New to chickens, or looking to improve what you’re doing?
I was talking this week with a friend who’s raised chickens for years very successfully. They’re beautiful birds. AND, she uses a good deal of Corid every spring when she moves them from the brooder to the chicken tractors in the yard. Why?
It’s the bane of all farmers sooner of later. The coddicia protozoa is a little parasitic being that lives in the soil inderterminately (a.k.a. nearly forever) and can wreak havoc on young animals intestines. We’ve had in goats and chickens so far. The only cure known to conventional ag is a product called Corid that acts like a wormer medicine to get the animal through it’s vulnerable stage.
What conventional ag and my very experienced friend don’t know about is BIOCHAR.
We replaced gallons of Corid with a bit of biochar sprinkled on the chickens’ feed daily. Biochar is like activated charcoal and helps bind the protozoa and escort it to the exit. Sometimes we innoculate it with compost and it unloads beneficial bacterias at the same time. For our naturally immune deficient meat birds, it also shaves 1-2 weeks off our finishing time. Who doesn’t want that?? My friend, for one, has signed up.
Biochar for Pasture Poultry: A Natural Way to Improve Health and Productivity
Spring is here, and that means it’s time to start thinking about your pastured poultry production. If you’re new to chickens, or looking to upgrade your process, I’ve got a great video for you.
In this video, I show you how we use biochar on Baker’s Green Acres. Biochar is a great way to improve your soil health and reduce the risk of coccidiosis in your chickens.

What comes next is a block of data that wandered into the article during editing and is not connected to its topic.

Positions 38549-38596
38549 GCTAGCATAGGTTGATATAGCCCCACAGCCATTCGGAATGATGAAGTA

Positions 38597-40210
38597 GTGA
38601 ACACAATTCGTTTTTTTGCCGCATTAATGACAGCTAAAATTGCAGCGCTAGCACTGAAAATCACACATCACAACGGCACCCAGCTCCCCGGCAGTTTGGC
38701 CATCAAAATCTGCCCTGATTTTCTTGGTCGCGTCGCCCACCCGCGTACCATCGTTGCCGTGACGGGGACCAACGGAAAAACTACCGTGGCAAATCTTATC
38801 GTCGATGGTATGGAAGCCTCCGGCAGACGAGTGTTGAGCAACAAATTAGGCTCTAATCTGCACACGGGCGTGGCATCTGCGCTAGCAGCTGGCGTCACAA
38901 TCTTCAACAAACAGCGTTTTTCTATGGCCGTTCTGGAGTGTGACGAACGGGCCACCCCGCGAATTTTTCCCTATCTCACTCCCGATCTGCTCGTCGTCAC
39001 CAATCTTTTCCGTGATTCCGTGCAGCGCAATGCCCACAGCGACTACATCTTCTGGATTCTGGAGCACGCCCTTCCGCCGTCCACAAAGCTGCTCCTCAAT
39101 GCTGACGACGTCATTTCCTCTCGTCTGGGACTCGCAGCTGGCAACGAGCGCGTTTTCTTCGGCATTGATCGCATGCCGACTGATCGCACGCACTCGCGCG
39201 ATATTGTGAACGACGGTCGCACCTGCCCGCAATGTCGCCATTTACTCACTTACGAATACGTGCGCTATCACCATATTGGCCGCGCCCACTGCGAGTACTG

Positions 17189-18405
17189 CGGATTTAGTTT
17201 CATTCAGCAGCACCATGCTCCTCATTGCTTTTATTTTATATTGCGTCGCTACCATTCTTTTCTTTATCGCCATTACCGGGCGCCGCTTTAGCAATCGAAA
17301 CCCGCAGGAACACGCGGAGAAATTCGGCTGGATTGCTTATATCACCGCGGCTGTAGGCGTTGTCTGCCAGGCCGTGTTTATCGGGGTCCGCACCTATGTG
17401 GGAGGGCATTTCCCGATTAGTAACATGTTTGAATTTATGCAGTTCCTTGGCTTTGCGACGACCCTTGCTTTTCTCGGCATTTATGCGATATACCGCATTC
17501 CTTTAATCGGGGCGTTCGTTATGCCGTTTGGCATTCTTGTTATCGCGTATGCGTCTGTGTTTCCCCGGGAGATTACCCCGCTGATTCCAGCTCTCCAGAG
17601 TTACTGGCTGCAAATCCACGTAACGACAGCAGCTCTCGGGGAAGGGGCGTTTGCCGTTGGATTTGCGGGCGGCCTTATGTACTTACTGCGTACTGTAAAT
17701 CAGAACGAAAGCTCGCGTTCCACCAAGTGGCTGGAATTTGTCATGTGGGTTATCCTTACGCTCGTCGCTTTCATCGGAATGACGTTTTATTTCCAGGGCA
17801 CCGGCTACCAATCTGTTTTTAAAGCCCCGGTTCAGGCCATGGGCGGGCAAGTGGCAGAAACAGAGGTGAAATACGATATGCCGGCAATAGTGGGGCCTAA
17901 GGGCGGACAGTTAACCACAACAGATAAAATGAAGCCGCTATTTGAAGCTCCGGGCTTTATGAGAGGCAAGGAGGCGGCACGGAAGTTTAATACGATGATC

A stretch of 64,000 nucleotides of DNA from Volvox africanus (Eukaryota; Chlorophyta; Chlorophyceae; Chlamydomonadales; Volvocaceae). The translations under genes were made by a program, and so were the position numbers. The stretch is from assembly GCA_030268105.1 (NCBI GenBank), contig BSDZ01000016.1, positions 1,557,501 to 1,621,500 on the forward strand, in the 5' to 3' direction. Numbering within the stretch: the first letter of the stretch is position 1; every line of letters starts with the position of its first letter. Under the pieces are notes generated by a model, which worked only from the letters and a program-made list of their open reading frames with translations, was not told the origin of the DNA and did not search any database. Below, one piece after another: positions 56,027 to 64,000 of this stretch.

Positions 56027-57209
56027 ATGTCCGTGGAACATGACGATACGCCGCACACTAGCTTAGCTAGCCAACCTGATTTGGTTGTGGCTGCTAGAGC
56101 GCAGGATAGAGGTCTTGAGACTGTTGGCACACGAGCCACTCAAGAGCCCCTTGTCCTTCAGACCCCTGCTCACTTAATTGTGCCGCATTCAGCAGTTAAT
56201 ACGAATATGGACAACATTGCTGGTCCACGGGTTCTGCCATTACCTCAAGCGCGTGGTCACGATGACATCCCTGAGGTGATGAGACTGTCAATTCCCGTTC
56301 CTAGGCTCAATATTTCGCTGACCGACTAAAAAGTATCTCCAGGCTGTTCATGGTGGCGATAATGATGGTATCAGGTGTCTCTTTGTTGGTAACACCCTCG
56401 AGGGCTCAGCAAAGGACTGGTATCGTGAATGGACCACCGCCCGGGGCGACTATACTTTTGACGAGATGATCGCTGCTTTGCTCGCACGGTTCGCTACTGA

I also share some tips on how to use biochar to improve your pastured poultry production. So be sure to check it out!
What is Biochar?
Biochar is a type of charcoal that is made from organic matter, such as wood chips, bones, agricultural waste, or even human waste. It is made by heating the organic matter in a low-oxygen environment, which causes it to off gas everything but the carbon without burning. Check out the whole process in this playlist: The Biochar Chronicles
Biochar has a number of benefits for soil health. You may have heard of it as “terra preta” (which has an extensive google listing). This is the secret tool the ancient farmers used to provide more than enough food for their communities in poor soiled places like the Amazon. The perks of biochar for your soil include:
- It can help to improve the soil’s ability to hold water and nutrients.
- It can help to reduce the risk of soil erosion.
- It can help to reduce the amount of harmful toxins in the soil.
- It can help to improve the soil’s ability to support plant growth.
How Can Biochar Help Pasture Poultry?
Biochar, like activated charcoal for you the farmer, can help pasture poultry in a number of similar ways, including:
- It can help to reduce the risk of coccidiosis, a common poultry disease.
- It can help to improve the taste of eggs and meat as the birds retain more nutrients.
- It can help to increase egg production.
- It can help to increase meat production. We’ve successfully shaved 1-2 weeks off our cornish cross meat bird production time without changing anything else. This saves a huge amount of time and expense in this farm enterprise.
How to Use Biochar for Pasture Poultry
There are a few different ways to use biochar for pasture poultry.
One way is to add it to your chicken’s feed. If you’re adding biochar to your chicken’s feed, you’ll need to use a small amount of fine ground char. A good starting point is to add 1-2 tablespoons per gallon of feed. You can increase the amount of biochar as needed. We just sprinkle a handful or so along the top of the trough feeders when we feed. If your birds are mobbing it, they need more. If they eat it but also pick around it, you’ve nailed the amount just right. This is ideal for meat chickens who love their feed and aren’t avid foragers.
You can also add it to the bedding or soil in your chicken’s grazing area. If you’re adding biochar to the soil in your chicken’s grazing area, you’ll need to use a larger amount. You can also use larger chunks, a medium grind, as the birds will just peck at it as needed and scratch it into the soil. A good starting point is to add 1-2 pounds per acre. You can increase the amount of biochar as needed. This works well for laying chickens, who are happy to pick and choose from a natural smorgasboard and don’t need the biochar as much. This enhances both bird and soil effectively.